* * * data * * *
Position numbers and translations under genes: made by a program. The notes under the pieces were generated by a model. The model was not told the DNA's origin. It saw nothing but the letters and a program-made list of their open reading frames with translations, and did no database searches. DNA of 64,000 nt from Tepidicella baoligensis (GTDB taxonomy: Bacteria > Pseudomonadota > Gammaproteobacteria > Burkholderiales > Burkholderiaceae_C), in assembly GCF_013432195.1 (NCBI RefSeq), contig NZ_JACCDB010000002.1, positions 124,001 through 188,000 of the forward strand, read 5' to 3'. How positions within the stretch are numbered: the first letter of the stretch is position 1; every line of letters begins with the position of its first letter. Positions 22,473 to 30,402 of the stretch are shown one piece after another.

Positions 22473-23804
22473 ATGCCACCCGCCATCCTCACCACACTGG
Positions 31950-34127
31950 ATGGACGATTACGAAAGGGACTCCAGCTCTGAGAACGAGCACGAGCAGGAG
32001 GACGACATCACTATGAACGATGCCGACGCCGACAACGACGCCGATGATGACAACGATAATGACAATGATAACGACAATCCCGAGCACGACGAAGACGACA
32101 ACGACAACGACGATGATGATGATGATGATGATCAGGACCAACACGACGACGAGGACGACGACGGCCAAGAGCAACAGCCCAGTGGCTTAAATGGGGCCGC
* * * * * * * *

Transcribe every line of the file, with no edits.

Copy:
Position numbers and translations under genes: made by a program. The notes under the pieces were generated by a model. The model was not told the DNA's origin. It saw nothing but the letters and a program-made list of their open reading frames with translations, and did no database searches. DNA of 64,000 nt from Tepidicella baoligensis (GTDB taxonomy: Bacteria > Pseudomonadota > Gammaproteobacteria > Burkholderiales > Burkholderiaceae_C), in assembly GCF_013432195.1 (NCBI RefSeq), contig NZ_JACCDB010000002.1, positions 124,001 through 188,000 of the forward strand, read 5' to 3'. How positions within the stretch are numbered: the first letter of the stretch is position 1; every line of letters begins with the position of its first letter. Positions 22,473 to 30,402 of the stretch are shown one piece after another.

Positions 22473-23804
22473 ATGCCACCCGCCATCCTCACCACACTGG
Positions 31950-34127
31950 ATGGACGATTACGAAAGGGACTCCAGCTCTGAGAACGAGCACGAGCAGGAG
32001 GACGACATCACTATGAACGATGCCGACGCCGACAACGACGCCGATGATGACAACGATAATGACAATGATAACGACAATCCCGAGCACGACGAAGACGACA
32101 ACGACAACGACGATGATGATGATGATGATGATCAGGACCAACACGACGACGAGGACGACGACGGCCAAGAGCAACAGCCCAGTGGCTTAAATGGGGCCGC